The Travels of Tug 44

The Hull - Fiberglass Layup

The hull is begun in two halves, split in the middle. The halves have only 1 or 2 layers of fiberglass on the gelcoat and are about to be screwed and glued together. The white colored edge will be the glue joint. This enables accurate work deep inside the keel section. The next step puts the hull back in the mold and many additional layers of fiberglass will be added, making it a strong single unit.

Here the joined hull is back in the mold for more lamination as a single unit.

The workers are laying more fiberglass into the keel area. The entire hull will eventually be about ¾ inch thick, and thicker in the keel area. Later, most of the hollow keel will be filled completely and sealed on top. Do the little people come with the boat?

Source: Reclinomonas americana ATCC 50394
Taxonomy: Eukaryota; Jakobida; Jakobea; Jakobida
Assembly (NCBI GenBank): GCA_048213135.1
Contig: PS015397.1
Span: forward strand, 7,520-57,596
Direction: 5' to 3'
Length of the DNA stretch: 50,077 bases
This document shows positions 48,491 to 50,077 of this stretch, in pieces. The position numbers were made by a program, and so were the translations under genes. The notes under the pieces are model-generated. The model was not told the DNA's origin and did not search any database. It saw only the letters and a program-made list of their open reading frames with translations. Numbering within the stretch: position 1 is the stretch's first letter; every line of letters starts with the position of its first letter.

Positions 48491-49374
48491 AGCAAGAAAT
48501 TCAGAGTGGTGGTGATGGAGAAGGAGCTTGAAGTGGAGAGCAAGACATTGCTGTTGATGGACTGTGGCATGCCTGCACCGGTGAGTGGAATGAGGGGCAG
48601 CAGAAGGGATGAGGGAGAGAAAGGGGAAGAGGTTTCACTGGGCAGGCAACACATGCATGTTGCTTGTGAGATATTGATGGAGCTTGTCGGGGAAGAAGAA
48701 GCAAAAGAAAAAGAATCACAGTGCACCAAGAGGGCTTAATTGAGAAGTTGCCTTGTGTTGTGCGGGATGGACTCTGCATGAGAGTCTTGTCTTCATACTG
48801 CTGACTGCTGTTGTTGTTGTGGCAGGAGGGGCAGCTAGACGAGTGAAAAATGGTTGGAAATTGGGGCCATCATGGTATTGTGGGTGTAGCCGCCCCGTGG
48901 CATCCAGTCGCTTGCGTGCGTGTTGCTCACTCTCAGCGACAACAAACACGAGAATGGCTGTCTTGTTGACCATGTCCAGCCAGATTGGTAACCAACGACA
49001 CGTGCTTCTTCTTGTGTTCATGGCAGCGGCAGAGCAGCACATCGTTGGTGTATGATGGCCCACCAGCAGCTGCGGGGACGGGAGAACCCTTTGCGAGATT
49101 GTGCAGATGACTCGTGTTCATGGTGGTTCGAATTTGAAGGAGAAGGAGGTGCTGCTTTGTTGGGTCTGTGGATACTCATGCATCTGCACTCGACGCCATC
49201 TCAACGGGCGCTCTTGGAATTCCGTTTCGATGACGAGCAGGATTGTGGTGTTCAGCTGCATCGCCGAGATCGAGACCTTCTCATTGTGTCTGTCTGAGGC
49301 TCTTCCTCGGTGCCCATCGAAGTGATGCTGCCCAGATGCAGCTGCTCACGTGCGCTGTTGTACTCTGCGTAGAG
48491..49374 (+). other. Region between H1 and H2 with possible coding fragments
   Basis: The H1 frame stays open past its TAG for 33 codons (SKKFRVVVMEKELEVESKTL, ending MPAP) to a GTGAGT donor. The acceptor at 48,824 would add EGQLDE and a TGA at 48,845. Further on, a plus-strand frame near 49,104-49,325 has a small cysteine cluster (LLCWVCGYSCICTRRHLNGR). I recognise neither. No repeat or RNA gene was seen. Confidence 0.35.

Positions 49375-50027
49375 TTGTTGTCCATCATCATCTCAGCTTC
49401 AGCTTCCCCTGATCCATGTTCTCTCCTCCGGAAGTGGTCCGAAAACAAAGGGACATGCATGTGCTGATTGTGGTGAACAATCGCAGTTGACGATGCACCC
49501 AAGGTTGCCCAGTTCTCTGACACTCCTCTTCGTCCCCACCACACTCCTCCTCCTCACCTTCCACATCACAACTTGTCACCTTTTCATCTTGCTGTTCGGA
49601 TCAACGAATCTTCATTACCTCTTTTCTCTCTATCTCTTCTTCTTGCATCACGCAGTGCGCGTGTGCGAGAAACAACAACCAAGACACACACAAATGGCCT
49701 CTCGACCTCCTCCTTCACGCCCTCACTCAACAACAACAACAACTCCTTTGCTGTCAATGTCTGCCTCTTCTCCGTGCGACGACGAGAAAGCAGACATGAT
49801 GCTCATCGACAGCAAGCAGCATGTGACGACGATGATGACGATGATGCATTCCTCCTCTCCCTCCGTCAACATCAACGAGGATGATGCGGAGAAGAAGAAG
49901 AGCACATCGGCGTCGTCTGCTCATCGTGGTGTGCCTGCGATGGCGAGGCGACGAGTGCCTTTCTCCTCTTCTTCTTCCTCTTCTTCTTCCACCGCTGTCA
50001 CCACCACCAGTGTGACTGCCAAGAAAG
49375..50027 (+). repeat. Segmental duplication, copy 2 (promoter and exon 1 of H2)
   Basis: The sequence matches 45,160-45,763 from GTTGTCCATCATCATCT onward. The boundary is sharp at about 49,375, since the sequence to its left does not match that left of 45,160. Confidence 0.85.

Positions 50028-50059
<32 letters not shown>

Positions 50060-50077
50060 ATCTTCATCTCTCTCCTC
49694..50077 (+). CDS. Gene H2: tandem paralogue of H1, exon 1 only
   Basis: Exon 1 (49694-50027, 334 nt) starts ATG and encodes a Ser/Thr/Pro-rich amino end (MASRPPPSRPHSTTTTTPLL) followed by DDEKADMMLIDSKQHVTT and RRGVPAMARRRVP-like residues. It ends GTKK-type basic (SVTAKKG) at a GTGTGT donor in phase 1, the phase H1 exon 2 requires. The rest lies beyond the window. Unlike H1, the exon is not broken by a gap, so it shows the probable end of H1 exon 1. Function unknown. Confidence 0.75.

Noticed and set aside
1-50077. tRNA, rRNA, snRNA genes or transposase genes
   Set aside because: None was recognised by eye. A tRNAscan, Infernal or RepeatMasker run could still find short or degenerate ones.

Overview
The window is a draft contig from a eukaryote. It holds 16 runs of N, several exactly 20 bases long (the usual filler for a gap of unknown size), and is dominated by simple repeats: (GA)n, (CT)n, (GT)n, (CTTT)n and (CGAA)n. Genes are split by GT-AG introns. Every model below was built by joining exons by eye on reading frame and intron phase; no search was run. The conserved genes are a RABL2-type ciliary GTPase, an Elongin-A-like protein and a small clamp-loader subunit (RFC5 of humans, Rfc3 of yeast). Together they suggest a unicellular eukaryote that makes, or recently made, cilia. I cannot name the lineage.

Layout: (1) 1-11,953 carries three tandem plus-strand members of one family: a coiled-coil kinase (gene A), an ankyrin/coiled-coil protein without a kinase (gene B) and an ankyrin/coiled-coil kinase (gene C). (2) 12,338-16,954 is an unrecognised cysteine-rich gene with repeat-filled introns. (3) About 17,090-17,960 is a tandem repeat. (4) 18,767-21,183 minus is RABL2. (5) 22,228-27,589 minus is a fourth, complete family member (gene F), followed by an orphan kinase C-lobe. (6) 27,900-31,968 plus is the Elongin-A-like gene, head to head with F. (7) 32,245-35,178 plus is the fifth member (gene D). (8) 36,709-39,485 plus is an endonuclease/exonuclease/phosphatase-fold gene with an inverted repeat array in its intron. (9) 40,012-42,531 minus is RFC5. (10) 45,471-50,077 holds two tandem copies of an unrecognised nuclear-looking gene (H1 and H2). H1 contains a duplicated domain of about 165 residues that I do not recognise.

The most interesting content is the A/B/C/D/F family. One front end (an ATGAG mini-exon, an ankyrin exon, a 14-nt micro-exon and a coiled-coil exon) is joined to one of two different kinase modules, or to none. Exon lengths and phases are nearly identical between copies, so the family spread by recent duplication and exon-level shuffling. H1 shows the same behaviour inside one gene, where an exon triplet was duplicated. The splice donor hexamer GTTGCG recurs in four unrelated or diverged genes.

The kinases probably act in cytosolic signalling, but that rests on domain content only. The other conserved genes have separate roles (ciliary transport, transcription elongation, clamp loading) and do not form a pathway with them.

Here is the stringers or ribs, which are molded in one single unit. In this view the unit is upside down. This section will be glued and glassed into the hull and will make it extremely rigid, and support the tanks and engine, etc.

Another view of the stringer unit.

This view shows the hull with plastic sheets masking off the bottom painting.

Front view of hull, maked for bottom painting.

Side view of hull, still masked and showing keel section.

Front view of hull, showing beginnings of bottom painting.

Bottom of hull at rear, showing rudder and drive shaft. Lots more painting still needed.

This goes on the drive shaft just ahead of the prop, and will make short work of any ropes or cables picked up from the water.

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